Sunday, May 10, 2009

Mother's day essay

I spent a lovely hour wallowing in a bubble bath this afternoon, while the babies napped, goopy face pack on, glass of rose in one hand, book in the other. Since entering this new world of motherhood over three years ago, I've found myself drawn more to non fiction; books about women, society, work, motherhood. Maybe I'm just trying to find the perfect thesis to validate my choices. Today I was reading "Mommy wars" an anthology of essays edited by Leslie Morgan Steiner, who blogs at mommytrackd. Rather than being about mothers at war with one another, it is tales of individual women and their families, sharing their struggles and their solutions, instead of judging each other. Reading all these different perspectives brought out my introspective side, and I started to wonder, what kind of mother am I?

I"m the kind of mum who makes organic chicken stew from scratch and freezes in in batches to be taken to preschool for lunch.

I'm the kind of mum who feeds her kids microwaved frozen meatballs, mixed veg and spaghetti O's.

I"m the kind of mum who buys foam sheets, glitter and glue and spends the afternoon doing art projects

I'm the kind of mother who blogs about being a mum while her three year old is bouncing on the couch trying to get her attention.

I'm the kind of mum who gets down on the floor to be a human climbing frame for a toddler, dances to the Wiggles, and pretends to be Ariel. Or Aurora. Or Dora.

I'm the kind of mum who parks the kids in front of a Dora DVD so that I can read my book about parenting in peace.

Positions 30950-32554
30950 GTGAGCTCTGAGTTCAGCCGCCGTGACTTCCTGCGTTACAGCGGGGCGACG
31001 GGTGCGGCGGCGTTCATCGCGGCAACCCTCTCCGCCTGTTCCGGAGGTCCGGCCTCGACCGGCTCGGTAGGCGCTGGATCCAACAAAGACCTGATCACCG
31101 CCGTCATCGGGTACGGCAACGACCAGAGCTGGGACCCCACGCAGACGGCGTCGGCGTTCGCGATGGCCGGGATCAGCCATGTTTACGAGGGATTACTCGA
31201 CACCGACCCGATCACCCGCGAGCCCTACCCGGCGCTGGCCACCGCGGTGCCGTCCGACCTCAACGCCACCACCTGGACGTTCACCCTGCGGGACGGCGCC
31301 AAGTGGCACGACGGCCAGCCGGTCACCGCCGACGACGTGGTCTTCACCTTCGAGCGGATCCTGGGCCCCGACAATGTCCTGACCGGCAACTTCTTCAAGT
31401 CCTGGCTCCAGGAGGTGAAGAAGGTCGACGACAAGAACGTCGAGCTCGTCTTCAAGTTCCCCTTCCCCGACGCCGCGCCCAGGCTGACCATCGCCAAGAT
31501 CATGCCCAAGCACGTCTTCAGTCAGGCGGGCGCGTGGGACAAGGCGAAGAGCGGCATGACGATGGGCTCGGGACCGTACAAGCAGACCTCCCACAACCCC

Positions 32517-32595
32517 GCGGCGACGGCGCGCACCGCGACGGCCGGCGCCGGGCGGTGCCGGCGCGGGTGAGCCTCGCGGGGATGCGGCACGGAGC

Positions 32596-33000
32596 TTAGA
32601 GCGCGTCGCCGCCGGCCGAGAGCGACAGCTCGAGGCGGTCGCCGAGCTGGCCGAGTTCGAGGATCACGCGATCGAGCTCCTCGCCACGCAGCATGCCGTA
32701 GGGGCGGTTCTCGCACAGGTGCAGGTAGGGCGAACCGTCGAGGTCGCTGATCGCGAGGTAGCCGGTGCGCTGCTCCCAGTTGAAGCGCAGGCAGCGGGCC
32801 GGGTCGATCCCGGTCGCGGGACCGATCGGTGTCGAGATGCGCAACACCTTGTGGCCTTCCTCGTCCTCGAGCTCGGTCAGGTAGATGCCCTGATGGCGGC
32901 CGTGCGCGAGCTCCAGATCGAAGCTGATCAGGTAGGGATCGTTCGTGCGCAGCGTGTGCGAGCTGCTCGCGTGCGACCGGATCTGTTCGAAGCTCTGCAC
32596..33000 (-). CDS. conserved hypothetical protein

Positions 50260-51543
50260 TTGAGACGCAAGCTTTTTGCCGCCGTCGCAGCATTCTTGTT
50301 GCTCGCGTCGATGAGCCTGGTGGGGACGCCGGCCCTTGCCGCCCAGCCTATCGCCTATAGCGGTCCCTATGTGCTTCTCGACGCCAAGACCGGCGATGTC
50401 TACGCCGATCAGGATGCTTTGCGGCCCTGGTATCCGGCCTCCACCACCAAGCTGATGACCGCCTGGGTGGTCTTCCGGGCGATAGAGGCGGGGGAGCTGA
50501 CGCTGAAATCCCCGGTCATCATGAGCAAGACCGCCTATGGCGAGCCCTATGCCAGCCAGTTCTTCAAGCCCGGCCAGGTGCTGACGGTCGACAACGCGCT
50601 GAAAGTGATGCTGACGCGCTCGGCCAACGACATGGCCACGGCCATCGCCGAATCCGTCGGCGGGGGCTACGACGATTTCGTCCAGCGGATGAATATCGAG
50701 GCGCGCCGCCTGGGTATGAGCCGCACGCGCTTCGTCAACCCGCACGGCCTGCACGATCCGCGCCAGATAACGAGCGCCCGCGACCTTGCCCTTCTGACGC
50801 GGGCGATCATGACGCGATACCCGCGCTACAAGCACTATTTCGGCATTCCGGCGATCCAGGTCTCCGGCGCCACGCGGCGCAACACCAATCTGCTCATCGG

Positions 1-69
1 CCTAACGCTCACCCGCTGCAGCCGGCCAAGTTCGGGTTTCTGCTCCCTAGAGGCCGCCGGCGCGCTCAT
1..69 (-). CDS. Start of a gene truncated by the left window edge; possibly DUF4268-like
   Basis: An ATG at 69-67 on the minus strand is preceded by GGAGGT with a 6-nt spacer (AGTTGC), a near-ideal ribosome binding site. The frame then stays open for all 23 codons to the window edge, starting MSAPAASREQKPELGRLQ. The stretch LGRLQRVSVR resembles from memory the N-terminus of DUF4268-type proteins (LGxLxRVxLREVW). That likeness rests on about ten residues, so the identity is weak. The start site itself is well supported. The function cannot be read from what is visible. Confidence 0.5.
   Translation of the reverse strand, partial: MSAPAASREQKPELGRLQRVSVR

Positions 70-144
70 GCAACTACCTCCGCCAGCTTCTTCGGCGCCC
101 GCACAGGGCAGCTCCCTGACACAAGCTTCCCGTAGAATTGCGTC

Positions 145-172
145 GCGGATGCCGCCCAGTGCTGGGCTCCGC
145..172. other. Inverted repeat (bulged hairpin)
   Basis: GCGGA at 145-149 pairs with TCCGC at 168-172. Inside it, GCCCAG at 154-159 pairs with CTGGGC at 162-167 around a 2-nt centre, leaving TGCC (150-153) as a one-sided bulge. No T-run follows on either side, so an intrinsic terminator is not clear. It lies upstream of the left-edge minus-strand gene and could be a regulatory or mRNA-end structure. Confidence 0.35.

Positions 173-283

I'm the kind of mum who is on the preschool steering committee, takes time off work to read to the class, gives gifts to the teachers, and spends a lazy day at home when one of the kids is just a little under the weather.

I'm the kind of mum who can only seem to remember show and tell day occasionally, has no spare clothes in my kids locker for accidents, so they come home in trousers saying "school pants" in red marker, and takes them to daycare dosed up with tylenol rather than stay home and miss a crucial meeting

I'm a mum who works full time outside the home at a job I love, and am so grateful to the myriad, nameless, forgotten working women of the past who paved the way for those of us who choose to work and mother.

I'm a mum who is fortunate enough to have fantastic daycare, a supportive employer, and a wonderful husband, and wishes that all women had these options.

I'm the mother of the most gorgeous, smartest and funniest little girl and boy in the world.

Friday, May 8, 2009

the never ending laundry basket

Laundry, the bane of my weekend. Two kids and two adults generate a lot, but I wade through it every weekend, transferring clothes from laundry basket, to ancient washing machine, to equally ancient dryer and then back into their respective drawers, ready to be worn all over again. The kids basket, in particular, always seemed to be fuller than I expexted. How many clothes can two kids dirty in a week?